Meet the world's first crowd sourced investment bank

Essentially, Jefferies& Co. has become the world's first crowd sourced investment bank - people tell them what assets or exposure on the balance sheet they're nervous about and Jefferies goes out and makes those changes. 

By , Guest blogger

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    A woman hangs a European Union flag at the residence of the Spanish Ambassador in Athens,in this file photo. The investment bank Jeffries & Co. is listening to its clients and selling off bad Europe-related assets, Brown argues.
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I've been watching the drama happening with Jefferies & Co (aka JefCo) from afar these last few weeks and at this point, I'm just astonished at what's taken place.  Essentially, the fall of MF Global led the witch hunt right to JefCo's door as The Street pondered which firm would be next to go down because of Euro debt exposure.  Every three days a new rumor or datapoint about JefCo's exposure surfaced, which was then both refuted and reacted to by the bank.

Basically it looks like this, happening again and again:

1.  Someone says Jefferies has too much exposure to Europe

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2.  Jefferies opens up its books to The Street to disprove this

3.  Jefferies does even more selling/hedging of Euro-related assets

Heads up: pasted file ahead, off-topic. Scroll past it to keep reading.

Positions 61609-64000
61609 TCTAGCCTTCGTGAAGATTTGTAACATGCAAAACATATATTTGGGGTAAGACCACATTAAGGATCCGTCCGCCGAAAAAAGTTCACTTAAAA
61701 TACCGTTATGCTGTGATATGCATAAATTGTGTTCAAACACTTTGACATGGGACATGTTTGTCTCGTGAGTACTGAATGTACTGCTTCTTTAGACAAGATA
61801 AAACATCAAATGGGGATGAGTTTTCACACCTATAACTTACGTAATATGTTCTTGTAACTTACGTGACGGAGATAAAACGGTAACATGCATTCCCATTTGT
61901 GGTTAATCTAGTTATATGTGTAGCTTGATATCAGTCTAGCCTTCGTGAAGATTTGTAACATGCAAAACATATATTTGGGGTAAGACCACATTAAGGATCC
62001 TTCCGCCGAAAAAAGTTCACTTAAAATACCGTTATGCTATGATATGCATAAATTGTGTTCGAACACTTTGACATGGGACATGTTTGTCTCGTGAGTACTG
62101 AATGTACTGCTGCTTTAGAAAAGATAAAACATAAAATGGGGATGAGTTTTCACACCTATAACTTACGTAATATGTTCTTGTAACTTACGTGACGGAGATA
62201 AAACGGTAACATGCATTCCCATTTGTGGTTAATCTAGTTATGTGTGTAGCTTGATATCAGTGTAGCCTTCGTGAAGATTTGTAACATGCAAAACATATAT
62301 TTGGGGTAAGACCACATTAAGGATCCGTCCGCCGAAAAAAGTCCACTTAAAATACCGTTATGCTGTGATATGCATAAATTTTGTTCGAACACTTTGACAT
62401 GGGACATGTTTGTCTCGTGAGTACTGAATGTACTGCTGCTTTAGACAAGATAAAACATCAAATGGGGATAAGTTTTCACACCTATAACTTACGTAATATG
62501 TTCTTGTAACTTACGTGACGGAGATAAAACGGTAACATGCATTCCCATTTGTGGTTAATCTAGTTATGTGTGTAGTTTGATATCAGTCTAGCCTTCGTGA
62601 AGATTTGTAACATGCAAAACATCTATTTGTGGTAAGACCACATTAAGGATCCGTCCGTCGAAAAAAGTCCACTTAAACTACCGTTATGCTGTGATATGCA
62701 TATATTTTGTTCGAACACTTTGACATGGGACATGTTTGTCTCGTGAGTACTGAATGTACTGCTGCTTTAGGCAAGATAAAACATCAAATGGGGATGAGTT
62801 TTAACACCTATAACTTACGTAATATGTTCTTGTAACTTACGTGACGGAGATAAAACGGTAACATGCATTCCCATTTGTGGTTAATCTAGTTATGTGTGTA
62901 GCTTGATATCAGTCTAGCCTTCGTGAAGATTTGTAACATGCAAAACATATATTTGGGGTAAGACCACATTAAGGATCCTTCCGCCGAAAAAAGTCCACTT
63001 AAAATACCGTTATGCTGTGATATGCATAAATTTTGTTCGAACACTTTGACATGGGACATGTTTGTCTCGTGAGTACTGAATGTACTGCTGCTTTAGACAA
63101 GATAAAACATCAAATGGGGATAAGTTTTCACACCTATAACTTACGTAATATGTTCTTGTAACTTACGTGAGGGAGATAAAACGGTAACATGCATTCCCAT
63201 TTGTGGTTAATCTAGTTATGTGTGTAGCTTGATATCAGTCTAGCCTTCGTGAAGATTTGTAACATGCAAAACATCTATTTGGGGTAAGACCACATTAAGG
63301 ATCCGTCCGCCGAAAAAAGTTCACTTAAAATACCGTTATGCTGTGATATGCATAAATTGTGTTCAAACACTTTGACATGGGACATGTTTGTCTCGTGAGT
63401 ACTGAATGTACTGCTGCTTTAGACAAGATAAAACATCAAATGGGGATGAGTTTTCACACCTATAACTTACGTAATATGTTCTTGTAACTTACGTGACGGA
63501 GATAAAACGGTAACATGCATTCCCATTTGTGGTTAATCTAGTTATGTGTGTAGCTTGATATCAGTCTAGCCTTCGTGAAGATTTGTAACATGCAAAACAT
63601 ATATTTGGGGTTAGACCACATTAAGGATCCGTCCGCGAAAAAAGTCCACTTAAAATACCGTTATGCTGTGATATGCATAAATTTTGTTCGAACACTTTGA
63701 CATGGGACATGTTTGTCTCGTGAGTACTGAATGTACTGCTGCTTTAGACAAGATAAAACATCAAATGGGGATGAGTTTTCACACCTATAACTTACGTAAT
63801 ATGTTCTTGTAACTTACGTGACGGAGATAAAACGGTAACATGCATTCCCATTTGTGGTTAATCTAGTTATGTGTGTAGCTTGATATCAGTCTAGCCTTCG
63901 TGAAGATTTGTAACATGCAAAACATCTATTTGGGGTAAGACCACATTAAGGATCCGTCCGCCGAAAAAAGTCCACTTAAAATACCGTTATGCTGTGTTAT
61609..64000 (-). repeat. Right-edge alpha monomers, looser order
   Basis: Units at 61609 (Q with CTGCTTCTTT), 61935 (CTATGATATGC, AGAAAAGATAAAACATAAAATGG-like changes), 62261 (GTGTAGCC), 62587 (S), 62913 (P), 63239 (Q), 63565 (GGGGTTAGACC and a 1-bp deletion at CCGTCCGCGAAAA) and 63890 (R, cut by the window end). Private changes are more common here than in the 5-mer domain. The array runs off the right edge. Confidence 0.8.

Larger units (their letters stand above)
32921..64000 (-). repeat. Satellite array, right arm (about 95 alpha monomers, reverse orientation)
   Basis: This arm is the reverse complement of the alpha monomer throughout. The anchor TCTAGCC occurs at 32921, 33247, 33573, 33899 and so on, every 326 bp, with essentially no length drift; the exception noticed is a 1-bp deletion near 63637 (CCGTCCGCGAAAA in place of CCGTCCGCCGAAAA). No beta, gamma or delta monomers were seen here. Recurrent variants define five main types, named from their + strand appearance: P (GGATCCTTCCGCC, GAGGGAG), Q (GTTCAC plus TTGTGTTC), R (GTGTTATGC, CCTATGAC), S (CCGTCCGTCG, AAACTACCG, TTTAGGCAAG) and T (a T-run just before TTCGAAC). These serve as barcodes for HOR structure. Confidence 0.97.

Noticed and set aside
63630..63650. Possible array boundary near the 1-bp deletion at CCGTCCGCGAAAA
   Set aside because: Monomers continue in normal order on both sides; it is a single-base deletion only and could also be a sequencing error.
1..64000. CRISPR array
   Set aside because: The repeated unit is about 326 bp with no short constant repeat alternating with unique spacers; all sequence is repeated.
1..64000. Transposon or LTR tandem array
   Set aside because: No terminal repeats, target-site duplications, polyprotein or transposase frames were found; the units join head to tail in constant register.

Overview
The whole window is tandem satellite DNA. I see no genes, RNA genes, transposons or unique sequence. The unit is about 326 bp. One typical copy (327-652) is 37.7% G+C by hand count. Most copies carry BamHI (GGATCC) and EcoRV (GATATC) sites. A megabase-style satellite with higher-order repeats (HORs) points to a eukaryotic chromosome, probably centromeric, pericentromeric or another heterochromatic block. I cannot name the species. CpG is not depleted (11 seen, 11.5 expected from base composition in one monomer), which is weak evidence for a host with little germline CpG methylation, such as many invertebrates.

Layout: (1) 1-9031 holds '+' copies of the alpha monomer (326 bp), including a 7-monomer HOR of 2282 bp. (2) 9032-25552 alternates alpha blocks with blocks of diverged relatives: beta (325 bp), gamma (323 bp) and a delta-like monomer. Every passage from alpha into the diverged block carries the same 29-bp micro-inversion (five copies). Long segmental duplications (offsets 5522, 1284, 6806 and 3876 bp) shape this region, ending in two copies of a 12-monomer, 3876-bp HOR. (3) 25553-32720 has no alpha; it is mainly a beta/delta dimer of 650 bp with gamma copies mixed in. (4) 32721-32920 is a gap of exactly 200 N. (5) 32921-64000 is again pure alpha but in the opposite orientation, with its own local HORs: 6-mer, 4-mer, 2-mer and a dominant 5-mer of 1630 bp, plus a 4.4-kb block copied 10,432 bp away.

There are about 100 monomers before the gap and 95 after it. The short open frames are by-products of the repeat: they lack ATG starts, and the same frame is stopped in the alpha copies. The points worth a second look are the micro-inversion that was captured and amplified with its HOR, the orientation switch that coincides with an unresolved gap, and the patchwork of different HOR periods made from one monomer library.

Rinse and repeat, over and over.  And the stock continues to sell off no matter what they do or say.  Essentially, Jefferies has become the world's first crowdsourced investment bank - people tell them what assets or exposure on the balance sheet they're nervous about and Jefferies goes out and makes those changes.  It's remarkable!

According to my friend Lauren LaCapra at Reuters, the bank has gone from having relatively high net exposure to being almost short Euro debt in the last few weeks!

Nov 21 (Reuters) - Jefferies Group Inc said it has reduced its exposure to troubled European sovereign debt by another 50 percent, part of the investment bank's effort to restore investor confidence following MF Global Holdings Ltd's bankruptcy.

In a public letter on Monday, top Jefferies executives said the company has reduced gross exposure to debt of Greece, Ireland, Italy, Portugal and Spain by a total of nearly 75 percent since worries first surfaced in early November.

The bank now has a net short position of $134 million to those countries' bonds, meaning the bank will profit as bond values deteriorate. The exposure represents about 3.8 percent of shareholders' equity, they said.

"By now, everyone should recognize Jefferies is the firm with the least exposure to the sovereign debt of Greece, Ireland, Italy, Portugal and Spain of all of our major competitors,"

I can't imagine where this might end.  If we ask Jefferies to tone down their Portugal risk and bring us a glass of water while they're at it, will they listen?  It is similar to what we're seeing with the sovereign nations of Europe, where the bond market is telling the electorate which leaders need to be sent packing and when.

When i-banks are taking their balance sheet cues from how their stock and CDS prices look, you know you're in uncharted waters.

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